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12 Exciting Jobs If You Want to Work in Artificial Intelligence

When you think of artificial intelligence (AI), what comes to mind? Maybe it’s a dystopian movie or TV show you love to binge watch where robots take over (Westworld, anyone?). Maybe it’s the sound of an automated spam call. Or maybe you’re up with the trends and immediately think of tools like ChatGPT.

All those answers are technically correct—AI spans a variety of mediums and industries, and it’s heavily integrated into and influenced by society today. Because of this, it’s a field with a lot of career potential.

“Within the last year, we’ve seen an absolute explosion in demand,” Aaron Sines, the director of talent, artificial intelligence and machine learning, at technical recruiting company Razoroo, told The Muse. “There’s a lot of disruption, there’s a lot of change, and things are moving at very high velocity,” he added. “But for those who are willing to lean in and embrace this new technology, there’s so much opportunity.”

Read on to learn what jobs are available in AI, and how to break into this exciting field.

What is AI?

Sines ties the emergence of AI to the Turing test, invented by mathematician and computer scientist Alan Turing in 1950—years before the term “artificial intelligence” came about in academic circles—that poses the question of whether a machine can perform just as well, or better, than a human in certain scenarios. Since then, the field has expanded to encompass many entities, which Sines broke down into four main categories:

  1. Machine learning: Machine learning is devoted to developing algorithms that allow machines to learn from data to make predictions or take action without explicit programming.
  2. Deep learning: Deep learning is a part of machine learning that teaches computers to process and recognize complex data and patterns.
  3. Natural language processing: Natural language processing enables machines to understand, interpret, and generate human language, and encompasses tools such as chatbots, translators, or virtual assistants.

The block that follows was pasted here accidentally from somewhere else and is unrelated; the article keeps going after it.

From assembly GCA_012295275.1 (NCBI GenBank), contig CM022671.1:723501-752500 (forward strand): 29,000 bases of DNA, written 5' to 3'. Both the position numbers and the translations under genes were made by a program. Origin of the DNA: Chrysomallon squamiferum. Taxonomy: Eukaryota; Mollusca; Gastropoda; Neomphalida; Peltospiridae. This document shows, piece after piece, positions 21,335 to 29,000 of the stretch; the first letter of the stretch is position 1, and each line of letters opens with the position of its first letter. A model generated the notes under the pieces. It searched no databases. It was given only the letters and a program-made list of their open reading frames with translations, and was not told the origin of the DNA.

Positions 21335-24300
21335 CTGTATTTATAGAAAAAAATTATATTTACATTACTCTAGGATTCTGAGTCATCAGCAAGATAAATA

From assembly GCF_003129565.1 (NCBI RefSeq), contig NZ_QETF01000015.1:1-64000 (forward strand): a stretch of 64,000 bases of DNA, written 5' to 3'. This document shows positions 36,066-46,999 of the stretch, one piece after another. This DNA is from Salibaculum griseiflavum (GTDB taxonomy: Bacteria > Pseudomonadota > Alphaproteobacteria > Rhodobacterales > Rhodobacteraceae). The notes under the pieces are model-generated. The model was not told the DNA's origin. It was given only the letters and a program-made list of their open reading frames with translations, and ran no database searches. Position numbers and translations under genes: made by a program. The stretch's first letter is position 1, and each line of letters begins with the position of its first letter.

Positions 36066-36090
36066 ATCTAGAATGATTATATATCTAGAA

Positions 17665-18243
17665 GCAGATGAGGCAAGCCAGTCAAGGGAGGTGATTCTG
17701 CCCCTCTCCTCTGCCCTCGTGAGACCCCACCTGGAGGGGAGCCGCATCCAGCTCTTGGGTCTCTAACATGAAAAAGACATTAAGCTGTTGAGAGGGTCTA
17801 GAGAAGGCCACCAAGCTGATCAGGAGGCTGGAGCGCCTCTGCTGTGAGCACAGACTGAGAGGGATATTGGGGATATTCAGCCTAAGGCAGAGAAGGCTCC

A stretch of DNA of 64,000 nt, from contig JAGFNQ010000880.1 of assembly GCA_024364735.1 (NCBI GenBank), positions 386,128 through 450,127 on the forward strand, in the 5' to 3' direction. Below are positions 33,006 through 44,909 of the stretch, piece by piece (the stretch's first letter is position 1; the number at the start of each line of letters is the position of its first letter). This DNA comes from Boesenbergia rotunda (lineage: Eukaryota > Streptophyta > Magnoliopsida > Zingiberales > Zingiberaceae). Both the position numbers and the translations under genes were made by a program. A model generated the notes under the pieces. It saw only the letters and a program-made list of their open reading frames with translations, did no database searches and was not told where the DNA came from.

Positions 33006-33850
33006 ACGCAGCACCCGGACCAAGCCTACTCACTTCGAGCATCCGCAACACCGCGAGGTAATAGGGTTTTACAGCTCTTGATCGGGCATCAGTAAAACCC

4. Computer vision: Computer vision is about developing algorithms and models that allow machines to interpret information from images, videos, or object detection, and plays a part in autonomous vehicles and facial recognition software.

Other subsets of AI, Sines noted, include robotics and AI ethics.

Why should you work in AI?

Sines argued there are several benefits to working in AI compared to other industries, specifically for people with a background in or passion for computer science, statistics, math, engineering, or technology:

  • High demand: Because AI is a fairly new and rapidly growing field, there are a lot of job openings—800+ just on The Muse!—and fewer people competing for those jobs. This provides job seekers with ample choices between companies and roles, as well as salaries, work arrangements, and opportunities for upward mobility.
  • Exposure to experts: Some of the best and brightest minds work in and are drawn to AI, Sines said. If working alongside smart people with specialized skill sets is important to you, this field could provide a lot of great exposure and experience.
  • Stability: AI isn’t going anywhere anytime soon, and Sines noted that it comes with a lot of stability if you’re looking at the world 20 years out. “That's the best way to future-proof your career, is to be a part of the very threat itself,” he said.
  • Impact: AI plays a role—and is becoming even more crucial—in many important industries, such as healthcare and energy, making it an attractive option for job seekers focused on purpose and impact in their careers.

All that said, Sines added, a lot of the perks in AI jobs vary depending on the size and culture of the company—at some organizations, for example, you might be required to work at all hours of the day, while at others there may be a more traditional or flexible schedule.

Tips for landing a job in AI

Here’s what you should consider before exploring and applying for jobs in AI:

Look beyond Big Tech

Major tech companies are some of the biggest recruiters of AI talent, but Sines said you can find AI roles sprouting up in other unexpected sectors, including agriculture, banking, retail, energy, and pharmaceuticals.

Get good at key programming languages

While there are some soft skills that are beneficial for breaking into AI (more on that below), realistically, your technical skills are what count the most to hiring managers. Python, TensorFlow, and PyTorch are the programming languages Sines said he sees on almost every resume he reviews for AI jobs.

To develop and hone these skills, you could sign up for a coding bootcamp or certification. If you’re making a bigger career change, you might want to consider going back to school or enrolling in a longer, more intense training program.

Be adaptable, a problem solver, and a good communicator and team player

Because the frameworks and tech used in AI are constantly changing, Sines said he often looks for candidates who are agile and willing to learn new things. The best way to showcase this, he added, is to come to the table prepared with stories of how you’ve overcome obstacles or adapted to new circumstances in previous roles.